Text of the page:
The situation of food insecurity is getting worst in developing countries; the addition of about 2000 million people in Asian and African continents by the year 2050 will further spoil the current situation of food insecurity [1]. The potential of non-traditional sources of edible oil must be exploited to fulfil the needs of ever increasing population, unfortunately, out of 500,000 oil producing plants; only 12 are commercially utilized to feed a massive human population [2].In spite of huge potential of oil production from indigenous sources, country has become the leading importer of edible oil in the world;the situation in many other developing countries is almost similar. With 6.8% of the area of vegetable oil production, around the world, watermelon seed oil accounts for 6.8% area.

Watermelon (Citrulluslanatus) have a place in the family Cucurbitaceae, the production of watermelon on the globe was about 125 million tons in the year 2009, that can yield 12.29 million tonns of watermelon seed oil [3], the juicy or pulpy part is commonly used by the humans; seeds are regarded as a potential source of good quality edible oil and protein,oil content of seed varies from 25-50% golden yellow / pale yellow colour, oil contains about 65% polyunsaturated fatty acids, mango produces about 400,000 tons waste all over the world, which can yield approximately 121, 600 M. tons good quality edible oil [4]. Presence of considerably higher concentration of linoleic acidhas a great set back on storage stability of water melon seed oil. Vegetable oil can be stabilized by synthetic antioxidants; however, their role as a carcinogen has led to a considerable decline in their popularity and usage in developed countries.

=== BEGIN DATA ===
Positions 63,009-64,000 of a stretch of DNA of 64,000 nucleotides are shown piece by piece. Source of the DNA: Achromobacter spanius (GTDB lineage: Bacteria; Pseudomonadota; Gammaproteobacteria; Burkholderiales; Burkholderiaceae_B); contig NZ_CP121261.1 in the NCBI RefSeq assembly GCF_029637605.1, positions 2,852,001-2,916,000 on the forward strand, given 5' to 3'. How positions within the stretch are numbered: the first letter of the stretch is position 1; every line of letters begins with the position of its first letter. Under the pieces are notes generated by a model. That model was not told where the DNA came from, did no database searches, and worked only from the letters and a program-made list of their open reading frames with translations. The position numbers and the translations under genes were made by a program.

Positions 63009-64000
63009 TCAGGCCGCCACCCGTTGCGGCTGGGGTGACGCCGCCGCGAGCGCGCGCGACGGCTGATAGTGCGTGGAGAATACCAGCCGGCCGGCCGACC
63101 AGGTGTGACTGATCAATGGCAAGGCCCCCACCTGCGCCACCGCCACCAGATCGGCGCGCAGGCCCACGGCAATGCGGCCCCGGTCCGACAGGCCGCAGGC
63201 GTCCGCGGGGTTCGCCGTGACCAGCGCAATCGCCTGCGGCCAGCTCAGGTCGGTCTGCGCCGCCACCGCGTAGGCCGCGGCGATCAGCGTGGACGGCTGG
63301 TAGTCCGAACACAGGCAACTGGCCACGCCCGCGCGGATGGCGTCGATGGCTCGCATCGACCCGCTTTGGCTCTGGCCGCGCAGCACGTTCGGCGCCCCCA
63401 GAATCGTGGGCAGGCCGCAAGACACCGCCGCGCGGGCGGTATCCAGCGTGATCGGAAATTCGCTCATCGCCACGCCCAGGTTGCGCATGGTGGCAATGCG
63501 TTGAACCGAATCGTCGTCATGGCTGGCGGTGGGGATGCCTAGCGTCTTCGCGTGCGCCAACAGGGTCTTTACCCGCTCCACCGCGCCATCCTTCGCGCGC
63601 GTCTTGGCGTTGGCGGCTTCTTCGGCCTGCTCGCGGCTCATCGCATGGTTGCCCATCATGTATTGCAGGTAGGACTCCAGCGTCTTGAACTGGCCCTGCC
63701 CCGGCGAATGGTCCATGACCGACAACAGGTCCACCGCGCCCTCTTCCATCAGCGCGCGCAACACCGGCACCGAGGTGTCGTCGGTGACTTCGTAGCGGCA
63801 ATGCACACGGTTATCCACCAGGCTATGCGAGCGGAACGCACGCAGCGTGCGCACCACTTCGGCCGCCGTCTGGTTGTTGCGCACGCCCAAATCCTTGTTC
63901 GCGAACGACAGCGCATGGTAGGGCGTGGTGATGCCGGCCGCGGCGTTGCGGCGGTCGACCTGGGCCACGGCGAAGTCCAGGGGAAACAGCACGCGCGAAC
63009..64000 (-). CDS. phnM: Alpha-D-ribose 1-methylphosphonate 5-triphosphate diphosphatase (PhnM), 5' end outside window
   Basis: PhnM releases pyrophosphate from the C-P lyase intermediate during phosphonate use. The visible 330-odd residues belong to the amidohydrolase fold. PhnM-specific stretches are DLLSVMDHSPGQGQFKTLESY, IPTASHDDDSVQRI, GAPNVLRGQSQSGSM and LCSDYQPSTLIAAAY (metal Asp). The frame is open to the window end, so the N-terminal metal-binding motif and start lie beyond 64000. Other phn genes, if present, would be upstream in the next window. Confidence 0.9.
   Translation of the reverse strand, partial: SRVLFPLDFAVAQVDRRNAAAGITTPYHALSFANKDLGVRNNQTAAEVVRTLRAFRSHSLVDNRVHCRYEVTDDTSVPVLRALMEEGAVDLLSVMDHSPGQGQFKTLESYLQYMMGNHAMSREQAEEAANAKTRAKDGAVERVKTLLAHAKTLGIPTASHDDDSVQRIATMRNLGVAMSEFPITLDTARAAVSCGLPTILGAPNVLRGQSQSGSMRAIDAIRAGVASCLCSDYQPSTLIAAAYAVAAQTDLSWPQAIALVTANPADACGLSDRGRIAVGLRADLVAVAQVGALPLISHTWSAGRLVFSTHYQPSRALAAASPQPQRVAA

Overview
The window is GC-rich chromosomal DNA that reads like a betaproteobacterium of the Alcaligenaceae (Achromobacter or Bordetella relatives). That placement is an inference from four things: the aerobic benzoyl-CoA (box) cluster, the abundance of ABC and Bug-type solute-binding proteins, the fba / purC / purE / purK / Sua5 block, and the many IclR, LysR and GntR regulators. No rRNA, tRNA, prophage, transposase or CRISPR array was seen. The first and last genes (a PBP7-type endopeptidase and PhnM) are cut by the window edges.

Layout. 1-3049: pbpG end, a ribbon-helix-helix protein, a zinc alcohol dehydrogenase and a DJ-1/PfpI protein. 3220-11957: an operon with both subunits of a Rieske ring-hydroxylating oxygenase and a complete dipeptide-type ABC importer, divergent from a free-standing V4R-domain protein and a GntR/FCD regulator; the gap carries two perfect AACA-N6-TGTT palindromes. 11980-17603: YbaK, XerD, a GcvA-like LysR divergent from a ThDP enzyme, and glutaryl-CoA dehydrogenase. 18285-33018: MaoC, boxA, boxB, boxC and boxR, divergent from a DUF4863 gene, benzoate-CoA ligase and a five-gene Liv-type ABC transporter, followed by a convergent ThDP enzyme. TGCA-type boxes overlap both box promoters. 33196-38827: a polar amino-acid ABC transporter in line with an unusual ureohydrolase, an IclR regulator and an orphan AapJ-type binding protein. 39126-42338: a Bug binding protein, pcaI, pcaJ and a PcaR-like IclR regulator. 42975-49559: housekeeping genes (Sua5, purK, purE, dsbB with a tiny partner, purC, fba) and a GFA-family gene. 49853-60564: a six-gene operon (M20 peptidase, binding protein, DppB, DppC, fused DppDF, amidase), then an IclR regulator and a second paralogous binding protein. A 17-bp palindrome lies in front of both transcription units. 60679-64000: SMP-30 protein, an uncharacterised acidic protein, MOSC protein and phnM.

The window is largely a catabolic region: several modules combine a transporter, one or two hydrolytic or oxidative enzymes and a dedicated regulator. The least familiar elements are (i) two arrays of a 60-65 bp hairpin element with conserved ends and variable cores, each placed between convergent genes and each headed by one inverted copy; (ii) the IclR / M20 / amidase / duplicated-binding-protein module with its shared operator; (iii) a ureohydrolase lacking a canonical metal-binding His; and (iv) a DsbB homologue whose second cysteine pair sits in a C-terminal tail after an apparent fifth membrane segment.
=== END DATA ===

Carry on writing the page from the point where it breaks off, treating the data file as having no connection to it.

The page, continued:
Mango (Mangiferaindica L.) kernel produces about 12-13% good quality edible oil with oleic acid as the major fatty acid which accounts for about 45%,followed by stearic acid, which requires no further processing[5, 6]. The use of mango kernel oil in large number of food preparations has been reported [7]. Oxidation of fats and oils decreases their quality, organoleptic characteristics and nutritional quality.This study aimed to determine the effect mango oil on oxidative stability of watermelon oil on the basis of some chemical characteristics.